In a budget analysis published Oct. 18, Lander said schools should receive at least an additional $34 million to support migrant students based on the Fair Student Funding formula, which provides schools with the bulk of their yearly budget. The formula allocates a baseline amount to every school based on enrollment and then adds dollars for each student with additional needs, such as a disability or if they are learning English as a second language. Overall enrollment in public schools has gone down, and those schools saw their budgets reduced as a result. But with the enrollment of migrant students, advocates argued that those schools need more money now – and according to city officials, schools are getting an additional $25 million through Fair Student Funding. Unlike the formula, which is typically finalized at the end of October, the additional $2,000 for eligible students is separate, meaning schools can receive that sum even if their enrollment grows later in the school year.

Schools have been affected by the influx of students in a variety of ways. Brooklyn’s P.S. 124, which had budgeted for 215 total students, gained over 35 migrant children as of October given its close proximity to two family shelters. (Children living in shelters are assigned to schools nearby, meaning only some of the schools have taken in migrant students.) According to Lander, P.S. 124 school leaders hired a temporary guidance counselor but had yet to receive additional funding or hire bilingual support.

Having bilingual staff in place to support migrant children is important beyond the obvious academic repercussions. Win, New York City’s largest provider of family shelters, has scrambled to hire Spanish-speaking staff to adequately meet the need, according to the organization’s president and CEO, Christine Quinn. Last month, she said she’s worried that families won’t be comfortable speaking about the traumas they’ve endured.

“If we don’t know what the traumas are, then we won’t know how to pull a team together,” she said. “These refugees are going to need more than basic (mental health) services. Many of them may have seen family members killed right in front of them, many of them may be survivors of multiple sexual assaults – that worries me. We have to make sure that the city responds in a way that goes beyond just the basics which we don’t even have.”

Given the isolation that comes with not being native English speakers, advocates have fought to ensure migrant students are placed in schools with bilingual instructors. These schools, they argued, were the best place for these children because they’ll be able to become friends with one another, learn better and be with educators equipped to assess their social and emotional needs.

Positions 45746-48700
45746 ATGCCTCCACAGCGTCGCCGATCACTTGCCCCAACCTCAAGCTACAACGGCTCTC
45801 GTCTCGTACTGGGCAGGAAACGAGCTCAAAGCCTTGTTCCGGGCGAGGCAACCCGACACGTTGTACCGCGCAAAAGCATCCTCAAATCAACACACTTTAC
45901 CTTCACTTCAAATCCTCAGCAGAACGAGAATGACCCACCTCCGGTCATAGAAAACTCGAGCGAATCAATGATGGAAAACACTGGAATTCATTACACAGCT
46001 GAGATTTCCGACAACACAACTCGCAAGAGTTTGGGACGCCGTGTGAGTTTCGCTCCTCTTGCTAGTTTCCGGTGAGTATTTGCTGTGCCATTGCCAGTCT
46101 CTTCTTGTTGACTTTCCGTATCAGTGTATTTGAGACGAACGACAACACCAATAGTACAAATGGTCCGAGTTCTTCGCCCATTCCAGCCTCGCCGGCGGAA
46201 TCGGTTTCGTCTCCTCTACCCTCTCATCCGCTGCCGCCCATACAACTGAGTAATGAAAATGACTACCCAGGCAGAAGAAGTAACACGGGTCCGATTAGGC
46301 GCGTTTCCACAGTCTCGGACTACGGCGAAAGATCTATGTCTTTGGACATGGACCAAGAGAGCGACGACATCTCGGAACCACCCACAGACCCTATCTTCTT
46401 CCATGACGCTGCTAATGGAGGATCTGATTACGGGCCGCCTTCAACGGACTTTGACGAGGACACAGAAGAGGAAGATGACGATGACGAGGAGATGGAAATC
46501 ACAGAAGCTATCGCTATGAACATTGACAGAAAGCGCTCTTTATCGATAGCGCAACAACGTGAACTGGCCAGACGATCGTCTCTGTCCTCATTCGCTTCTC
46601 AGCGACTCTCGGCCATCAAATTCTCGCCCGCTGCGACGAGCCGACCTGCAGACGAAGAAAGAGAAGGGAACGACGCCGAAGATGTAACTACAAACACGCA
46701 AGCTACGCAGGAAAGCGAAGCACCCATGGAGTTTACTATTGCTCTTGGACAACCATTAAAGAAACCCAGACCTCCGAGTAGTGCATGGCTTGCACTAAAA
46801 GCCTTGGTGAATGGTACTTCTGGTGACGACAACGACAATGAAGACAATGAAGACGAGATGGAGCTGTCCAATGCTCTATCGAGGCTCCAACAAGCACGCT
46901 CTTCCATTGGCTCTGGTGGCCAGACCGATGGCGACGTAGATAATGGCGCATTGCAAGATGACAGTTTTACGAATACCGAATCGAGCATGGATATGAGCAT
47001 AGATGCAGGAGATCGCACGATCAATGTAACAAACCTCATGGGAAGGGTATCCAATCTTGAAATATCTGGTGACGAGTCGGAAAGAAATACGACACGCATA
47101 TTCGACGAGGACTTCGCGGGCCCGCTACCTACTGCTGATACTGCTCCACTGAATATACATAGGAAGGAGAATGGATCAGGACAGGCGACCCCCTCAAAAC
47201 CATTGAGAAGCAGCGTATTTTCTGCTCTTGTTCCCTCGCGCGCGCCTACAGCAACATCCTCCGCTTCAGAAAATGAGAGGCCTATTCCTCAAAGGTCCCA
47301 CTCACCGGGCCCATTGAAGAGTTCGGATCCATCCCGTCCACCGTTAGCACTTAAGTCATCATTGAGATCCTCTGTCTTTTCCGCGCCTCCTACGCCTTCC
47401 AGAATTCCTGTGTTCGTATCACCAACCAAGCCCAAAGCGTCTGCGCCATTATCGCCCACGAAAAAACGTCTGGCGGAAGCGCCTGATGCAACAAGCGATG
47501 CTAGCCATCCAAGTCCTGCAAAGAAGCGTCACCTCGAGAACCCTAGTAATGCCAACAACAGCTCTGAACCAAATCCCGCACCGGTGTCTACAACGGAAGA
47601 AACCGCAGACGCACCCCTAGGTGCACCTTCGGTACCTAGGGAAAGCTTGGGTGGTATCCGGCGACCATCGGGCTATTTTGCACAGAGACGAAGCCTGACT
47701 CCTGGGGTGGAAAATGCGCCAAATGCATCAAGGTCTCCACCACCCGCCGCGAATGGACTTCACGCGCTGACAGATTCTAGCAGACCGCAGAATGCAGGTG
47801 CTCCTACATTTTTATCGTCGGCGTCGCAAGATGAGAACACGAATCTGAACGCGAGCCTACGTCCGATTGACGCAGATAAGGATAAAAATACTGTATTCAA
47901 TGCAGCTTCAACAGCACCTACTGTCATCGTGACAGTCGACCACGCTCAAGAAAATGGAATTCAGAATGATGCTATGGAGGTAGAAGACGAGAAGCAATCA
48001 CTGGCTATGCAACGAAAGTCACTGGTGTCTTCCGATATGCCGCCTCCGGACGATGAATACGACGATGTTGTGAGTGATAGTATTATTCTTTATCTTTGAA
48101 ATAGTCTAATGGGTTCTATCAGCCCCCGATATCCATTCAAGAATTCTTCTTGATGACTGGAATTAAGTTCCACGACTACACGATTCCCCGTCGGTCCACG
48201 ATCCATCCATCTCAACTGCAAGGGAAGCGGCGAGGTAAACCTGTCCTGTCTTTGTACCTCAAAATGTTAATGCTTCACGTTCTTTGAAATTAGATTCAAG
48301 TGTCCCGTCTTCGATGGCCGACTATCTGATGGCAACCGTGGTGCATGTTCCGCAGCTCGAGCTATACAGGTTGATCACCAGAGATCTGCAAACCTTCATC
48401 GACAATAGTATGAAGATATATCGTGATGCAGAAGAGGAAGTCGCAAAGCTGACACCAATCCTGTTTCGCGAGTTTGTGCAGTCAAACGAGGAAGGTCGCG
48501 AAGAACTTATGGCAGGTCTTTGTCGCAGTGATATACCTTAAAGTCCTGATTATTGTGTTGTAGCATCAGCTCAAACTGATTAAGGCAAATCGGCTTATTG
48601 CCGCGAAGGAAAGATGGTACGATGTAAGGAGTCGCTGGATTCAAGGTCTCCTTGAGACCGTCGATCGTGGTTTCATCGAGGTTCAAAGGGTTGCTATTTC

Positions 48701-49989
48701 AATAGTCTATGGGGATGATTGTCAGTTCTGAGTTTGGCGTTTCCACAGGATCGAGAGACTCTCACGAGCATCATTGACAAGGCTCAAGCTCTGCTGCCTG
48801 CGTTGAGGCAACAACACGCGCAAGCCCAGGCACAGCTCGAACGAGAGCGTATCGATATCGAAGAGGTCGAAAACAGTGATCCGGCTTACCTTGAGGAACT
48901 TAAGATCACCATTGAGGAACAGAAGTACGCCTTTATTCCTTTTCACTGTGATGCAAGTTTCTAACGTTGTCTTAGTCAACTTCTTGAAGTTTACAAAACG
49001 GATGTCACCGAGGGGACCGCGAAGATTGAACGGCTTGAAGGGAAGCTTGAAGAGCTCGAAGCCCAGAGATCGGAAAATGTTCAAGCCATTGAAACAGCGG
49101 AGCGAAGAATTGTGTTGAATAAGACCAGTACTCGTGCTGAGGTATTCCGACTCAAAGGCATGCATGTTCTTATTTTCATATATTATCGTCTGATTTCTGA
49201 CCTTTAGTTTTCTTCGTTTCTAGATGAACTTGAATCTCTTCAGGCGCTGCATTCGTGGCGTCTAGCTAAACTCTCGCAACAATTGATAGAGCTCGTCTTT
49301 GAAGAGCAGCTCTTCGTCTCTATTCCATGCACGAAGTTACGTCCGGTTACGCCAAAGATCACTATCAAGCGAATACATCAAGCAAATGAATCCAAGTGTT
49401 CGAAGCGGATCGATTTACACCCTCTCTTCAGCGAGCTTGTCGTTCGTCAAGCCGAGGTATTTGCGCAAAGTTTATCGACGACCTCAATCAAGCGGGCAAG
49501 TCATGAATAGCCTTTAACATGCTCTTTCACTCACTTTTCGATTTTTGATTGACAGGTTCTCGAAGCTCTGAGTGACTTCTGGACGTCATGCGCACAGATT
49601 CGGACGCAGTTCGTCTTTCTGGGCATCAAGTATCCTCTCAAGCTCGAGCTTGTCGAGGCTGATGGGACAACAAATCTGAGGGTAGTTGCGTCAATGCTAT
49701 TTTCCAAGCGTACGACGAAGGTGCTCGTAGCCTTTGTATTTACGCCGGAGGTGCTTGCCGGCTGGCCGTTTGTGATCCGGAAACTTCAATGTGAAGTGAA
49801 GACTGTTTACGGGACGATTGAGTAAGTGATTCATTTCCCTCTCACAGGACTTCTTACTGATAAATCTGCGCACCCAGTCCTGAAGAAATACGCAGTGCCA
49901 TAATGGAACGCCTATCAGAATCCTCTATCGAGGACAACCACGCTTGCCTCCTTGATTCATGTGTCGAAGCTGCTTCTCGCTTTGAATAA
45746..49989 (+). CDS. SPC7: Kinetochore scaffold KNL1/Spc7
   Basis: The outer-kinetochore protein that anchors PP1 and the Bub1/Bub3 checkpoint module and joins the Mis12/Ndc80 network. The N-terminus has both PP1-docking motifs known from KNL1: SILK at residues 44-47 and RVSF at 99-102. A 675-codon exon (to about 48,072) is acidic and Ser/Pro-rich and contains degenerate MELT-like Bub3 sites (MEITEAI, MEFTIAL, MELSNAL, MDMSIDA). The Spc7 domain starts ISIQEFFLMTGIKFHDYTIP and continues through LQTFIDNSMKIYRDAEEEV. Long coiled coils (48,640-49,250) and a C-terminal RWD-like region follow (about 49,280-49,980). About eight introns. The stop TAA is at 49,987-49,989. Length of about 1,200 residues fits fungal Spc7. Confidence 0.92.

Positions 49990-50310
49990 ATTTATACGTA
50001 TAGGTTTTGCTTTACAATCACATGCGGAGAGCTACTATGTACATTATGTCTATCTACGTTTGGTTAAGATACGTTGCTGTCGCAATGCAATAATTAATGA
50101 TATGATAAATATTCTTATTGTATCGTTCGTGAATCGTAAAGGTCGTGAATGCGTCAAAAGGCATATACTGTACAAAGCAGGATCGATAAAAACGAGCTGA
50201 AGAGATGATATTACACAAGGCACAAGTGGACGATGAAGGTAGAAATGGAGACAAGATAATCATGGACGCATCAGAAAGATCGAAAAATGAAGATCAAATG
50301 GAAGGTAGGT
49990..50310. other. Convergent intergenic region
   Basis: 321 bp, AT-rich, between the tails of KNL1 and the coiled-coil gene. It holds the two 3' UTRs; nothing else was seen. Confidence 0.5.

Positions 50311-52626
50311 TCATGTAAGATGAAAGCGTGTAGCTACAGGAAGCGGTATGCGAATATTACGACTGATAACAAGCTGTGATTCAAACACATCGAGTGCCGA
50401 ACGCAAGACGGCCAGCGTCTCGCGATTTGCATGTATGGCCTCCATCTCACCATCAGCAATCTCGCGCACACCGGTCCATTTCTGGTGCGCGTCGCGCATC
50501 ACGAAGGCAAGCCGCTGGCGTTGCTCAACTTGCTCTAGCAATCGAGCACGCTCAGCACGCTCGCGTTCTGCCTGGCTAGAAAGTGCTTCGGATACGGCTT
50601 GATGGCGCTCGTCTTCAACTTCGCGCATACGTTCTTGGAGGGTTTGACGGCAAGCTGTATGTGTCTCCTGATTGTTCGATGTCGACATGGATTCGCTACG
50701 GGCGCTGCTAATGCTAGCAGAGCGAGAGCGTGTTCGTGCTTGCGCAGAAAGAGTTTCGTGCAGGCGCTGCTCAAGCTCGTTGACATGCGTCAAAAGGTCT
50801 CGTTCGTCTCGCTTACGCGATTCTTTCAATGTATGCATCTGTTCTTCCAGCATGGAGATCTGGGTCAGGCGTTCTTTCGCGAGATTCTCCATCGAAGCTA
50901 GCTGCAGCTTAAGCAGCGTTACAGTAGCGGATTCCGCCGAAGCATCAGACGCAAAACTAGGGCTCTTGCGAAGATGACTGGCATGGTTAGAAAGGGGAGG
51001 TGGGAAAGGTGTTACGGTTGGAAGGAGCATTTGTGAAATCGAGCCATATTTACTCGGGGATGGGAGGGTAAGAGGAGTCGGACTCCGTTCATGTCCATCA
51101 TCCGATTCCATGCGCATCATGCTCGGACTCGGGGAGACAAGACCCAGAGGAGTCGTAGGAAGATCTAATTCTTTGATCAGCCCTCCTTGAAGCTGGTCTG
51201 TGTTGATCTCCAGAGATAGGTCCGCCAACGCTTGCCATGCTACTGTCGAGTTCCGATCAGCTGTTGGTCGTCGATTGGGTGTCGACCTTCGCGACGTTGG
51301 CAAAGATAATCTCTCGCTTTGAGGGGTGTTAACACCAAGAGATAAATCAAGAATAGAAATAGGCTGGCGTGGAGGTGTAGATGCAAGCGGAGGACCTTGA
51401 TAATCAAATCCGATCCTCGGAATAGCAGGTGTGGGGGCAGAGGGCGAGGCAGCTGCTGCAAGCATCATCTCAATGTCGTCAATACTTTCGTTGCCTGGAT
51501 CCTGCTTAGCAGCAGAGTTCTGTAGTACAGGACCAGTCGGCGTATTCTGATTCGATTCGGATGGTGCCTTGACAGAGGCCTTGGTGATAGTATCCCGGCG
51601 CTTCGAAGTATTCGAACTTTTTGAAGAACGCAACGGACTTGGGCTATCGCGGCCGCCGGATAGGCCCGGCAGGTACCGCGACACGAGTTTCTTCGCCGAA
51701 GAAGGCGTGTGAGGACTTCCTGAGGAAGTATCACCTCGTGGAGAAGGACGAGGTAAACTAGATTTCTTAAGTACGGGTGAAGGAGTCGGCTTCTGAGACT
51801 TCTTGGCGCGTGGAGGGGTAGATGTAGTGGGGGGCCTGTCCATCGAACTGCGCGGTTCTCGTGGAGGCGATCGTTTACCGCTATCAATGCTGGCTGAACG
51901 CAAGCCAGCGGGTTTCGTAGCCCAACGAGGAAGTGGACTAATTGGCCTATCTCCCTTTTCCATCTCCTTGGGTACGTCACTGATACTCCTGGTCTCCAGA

At P.S. 145 on the Upper West Side, the school has taken in 45 Spanish-speaking migrant students and 10-12 Russian-speaking children displaced from the war in Ukraine, according to Naveed Hasan, a parent and chair of the multilingual committee for the school district’s local education council. He told City & State there was a coalition of school administrators, teachers and parents – many of whom are immigrants themselves – supporting these students. Still, only so much can be done without more money.

“We don’t forget so easily because it was our personal experience. We want to pay it forward and do what we can, but there’s only so much you can do with volunteer energy,” Hasan said. “Because the need and the demands are so great, that’s where resources like financial and staffing resources can really help. And we need them to be permanent.”

When Lauren Balaban, a school parent and PTA vice president of fundraising, learned that the principal had volunteered P.S. 145 to open its doors to migrant students this year, she and others on the PTA put out a call for donations. Within a few days, they had to stop to streamline things as the sheer volume of clothing and supplies had filled the school’s atrium. She said that sort of mobilization has continued: When teachers learned some of their students have struggled to do their laundry because they don’t have access to a machine, they started doing it for families on the weekends. When the school year started and they didn’t have a Spanish-speaking social worker, school volunteers knocked on doors to try and find one, succeeding after six weeks of outreach.

“It’s a very unique situation. … Most of the shelters, they only let you stay for so long, and then they shuffle people around. So we are building this safety net in this community for them and at any time they could relocate,” Balaban said. “We are just trying to do as much as we can while they are with us.”